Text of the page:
Factory Poems (1979) and On the Line , his earliest chapbooks, are devoted to factory themes and are of interest primarily in terms of how Daniels's work evolved into the fuller volumes. His first full-length book, Places/Everyone , is a sequence of forty-seven poems in three sections. The first section deals with family and subjects peripherally related to factory life in and around Detroit--the bars, tools, job lines, snowstorms, and general hard times--set against an implied inventory of better days. The second section consists of the "Digger" poems, Digger being Daniels's young auto-worker persona, his poetic and proletarian alternative to John Updike's Rabbit Angstrom. The Digger persona is also featured in the limited-edition chapbook Digger's Territory (1989) and in Punching Out (1990). "Digger" in one poem was once "Daniels," "Digger" being substituted for "Daniels" in an earlier chapbook rendition of "Muscles" (On the Line): the foreman, Santino, shouts, "You Daniels, / carry those housings / over to the water tester"; in Punching Out the lines are rendered, "You, Digger, / carry the fuckin' housings over." The third section of Places/Everyone mixes and extends, somewhat randomly, themes suggested in the earlier two sections.

Places/Everyone attracted the favorable attention of Peter Stitt in the New York Times Book Review (4 May 1986), who found a similarity between the works of Daniels and Philip Levine , but with a significant difference: "whereas Mr. Levine's style is lush, Mr. Daniels's is clean." According to Stitt, Daniels takes Louis Simpson 's middle-class focus for poetry past middle-class Americans to blue-collar workers. Others of course, including Walt Whitman , have looked at the plight of American workers, but few have so completely located their poetry within the dailiness of workers' lives as has Daniels. With a sometimes startling purity, he views the American class structure through hourly workers' eyes.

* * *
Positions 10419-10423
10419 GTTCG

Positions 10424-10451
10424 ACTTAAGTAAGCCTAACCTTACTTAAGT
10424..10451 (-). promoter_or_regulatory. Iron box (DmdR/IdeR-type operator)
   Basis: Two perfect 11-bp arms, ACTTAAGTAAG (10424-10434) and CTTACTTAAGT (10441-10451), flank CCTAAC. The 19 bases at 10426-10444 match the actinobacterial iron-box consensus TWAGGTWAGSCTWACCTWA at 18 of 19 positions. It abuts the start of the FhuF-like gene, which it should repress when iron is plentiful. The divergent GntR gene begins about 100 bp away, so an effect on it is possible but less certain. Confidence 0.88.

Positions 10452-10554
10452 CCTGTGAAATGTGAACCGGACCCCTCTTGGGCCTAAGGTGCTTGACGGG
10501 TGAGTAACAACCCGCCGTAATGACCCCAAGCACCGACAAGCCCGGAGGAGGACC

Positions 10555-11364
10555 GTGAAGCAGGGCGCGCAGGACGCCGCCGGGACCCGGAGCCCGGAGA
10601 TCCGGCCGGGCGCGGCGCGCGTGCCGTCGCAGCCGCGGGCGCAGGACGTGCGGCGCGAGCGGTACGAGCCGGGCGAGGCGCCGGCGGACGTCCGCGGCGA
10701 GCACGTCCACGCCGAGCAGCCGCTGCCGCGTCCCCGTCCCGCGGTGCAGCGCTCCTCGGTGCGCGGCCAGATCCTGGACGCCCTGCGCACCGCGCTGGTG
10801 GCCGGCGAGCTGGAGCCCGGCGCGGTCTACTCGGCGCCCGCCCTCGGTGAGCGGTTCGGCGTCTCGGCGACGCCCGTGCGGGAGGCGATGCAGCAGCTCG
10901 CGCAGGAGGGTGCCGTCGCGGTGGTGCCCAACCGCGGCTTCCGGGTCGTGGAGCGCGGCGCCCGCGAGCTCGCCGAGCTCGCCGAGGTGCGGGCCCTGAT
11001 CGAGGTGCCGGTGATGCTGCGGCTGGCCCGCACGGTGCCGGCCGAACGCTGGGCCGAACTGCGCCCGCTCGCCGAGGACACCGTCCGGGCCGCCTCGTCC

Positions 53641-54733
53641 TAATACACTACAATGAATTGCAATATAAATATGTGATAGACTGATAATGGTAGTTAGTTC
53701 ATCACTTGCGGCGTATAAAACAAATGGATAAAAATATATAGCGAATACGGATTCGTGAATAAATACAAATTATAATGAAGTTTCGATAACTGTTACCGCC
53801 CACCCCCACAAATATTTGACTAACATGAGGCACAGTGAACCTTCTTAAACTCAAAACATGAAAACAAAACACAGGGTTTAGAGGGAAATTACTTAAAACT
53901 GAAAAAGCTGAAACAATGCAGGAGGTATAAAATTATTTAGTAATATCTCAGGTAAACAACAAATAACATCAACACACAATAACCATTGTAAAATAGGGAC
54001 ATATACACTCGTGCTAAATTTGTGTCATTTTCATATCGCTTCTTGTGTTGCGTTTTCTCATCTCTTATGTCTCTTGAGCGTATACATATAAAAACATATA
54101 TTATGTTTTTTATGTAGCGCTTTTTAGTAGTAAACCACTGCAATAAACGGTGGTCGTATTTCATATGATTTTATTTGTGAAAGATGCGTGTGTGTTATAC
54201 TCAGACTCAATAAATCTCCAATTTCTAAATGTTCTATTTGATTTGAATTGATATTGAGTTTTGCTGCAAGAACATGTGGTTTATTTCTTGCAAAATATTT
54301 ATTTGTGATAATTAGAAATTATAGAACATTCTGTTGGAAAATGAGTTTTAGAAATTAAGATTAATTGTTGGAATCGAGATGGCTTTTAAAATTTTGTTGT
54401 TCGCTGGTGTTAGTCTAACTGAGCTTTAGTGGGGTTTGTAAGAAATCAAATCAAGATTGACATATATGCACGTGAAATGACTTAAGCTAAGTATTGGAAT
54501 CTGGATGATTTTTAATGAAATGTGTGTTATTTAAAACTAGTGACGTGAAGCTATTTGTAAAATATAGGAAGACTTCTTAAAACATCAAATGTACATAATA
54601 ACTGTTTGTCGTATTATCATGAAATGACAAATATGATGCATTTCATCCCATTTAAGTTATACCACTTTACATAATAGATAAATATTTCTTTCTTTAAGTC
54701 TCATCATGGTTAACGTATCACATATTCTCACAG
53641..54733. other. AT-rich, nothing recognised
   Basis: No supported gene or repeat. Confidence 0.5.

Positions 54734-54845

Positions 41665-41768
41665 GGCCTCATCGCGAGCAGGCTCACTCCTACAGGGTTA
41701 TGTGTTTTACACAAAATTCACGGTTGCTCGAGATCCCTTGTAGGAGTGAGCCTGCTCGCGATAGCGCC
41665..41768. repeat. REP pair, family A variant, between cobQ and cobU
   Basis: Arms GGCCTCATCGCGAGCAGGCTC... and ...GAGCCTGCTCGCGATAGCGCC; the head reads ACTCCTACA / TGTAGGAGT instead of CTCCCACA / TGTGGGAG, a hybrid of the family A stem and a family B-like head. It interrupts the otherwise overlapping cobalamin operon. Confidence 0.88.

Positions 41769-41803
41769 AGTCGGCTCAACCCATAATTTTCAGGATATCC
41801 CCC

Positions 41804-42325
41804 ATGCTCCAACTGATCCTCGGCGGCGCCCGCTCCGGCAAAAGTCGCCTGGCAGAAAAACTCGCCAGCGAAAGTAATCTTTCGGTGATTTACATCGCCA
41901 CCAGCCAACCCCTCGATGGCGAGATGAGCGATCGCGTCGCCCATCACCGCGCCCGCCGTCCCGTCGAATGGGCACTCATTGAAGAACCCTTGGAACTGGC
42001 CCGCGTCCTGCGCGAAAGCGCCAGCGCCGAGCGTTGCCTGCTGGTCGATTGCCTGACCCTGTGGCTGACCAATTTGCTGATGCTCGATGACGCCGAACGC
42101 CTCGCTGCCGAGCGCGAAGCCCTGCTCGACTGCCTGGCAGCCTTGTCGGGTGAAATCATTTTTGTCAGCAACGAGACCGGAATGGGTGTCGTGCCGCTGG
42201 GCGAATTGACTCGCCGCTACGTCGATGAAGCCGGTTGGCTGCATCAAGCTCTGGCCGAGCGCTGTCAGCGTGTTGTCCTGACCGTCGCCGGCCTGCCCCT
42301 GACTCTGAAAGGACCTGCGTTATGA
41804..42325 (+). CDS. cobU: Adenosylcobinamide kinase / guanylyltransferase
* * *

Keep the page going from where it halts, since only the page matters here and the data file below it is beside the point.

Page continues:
Julia Stein, reviewing Places/Everyone in the Village Voice (6 January 1987), said Daniels "writes theme songs--like Bruce Springsteen's--for the American working class in the '80s faced with plant closures and layoffs." Stein goes on to say that Daniels "captures, as few contemporary poets do, the sounds of North American city speech," and that his "poetry speaks to the millions of working-class people who have lost their jobs in this decade of plant closures, when whole industries have been wiped out." Daniels speaks, more often than not, in the voice of a young man nostalgic for the "glory days" of adolescence and young adulthood, a life "just wild with speed and noise" (from "Digger Can't Sleep"). The day-dream is often all there is to transform the toxic present: "you think of the fork lifts at work / and their hot gassy breath / grunting up and down the greasy aisles. / You think of your wife's thick white thighs." Daniels robustly avoids any temptation to sentimentalize; rather, he tends at times to push the reader's face into the class-limited experience of blue-collar life in urban-blighted Detroit.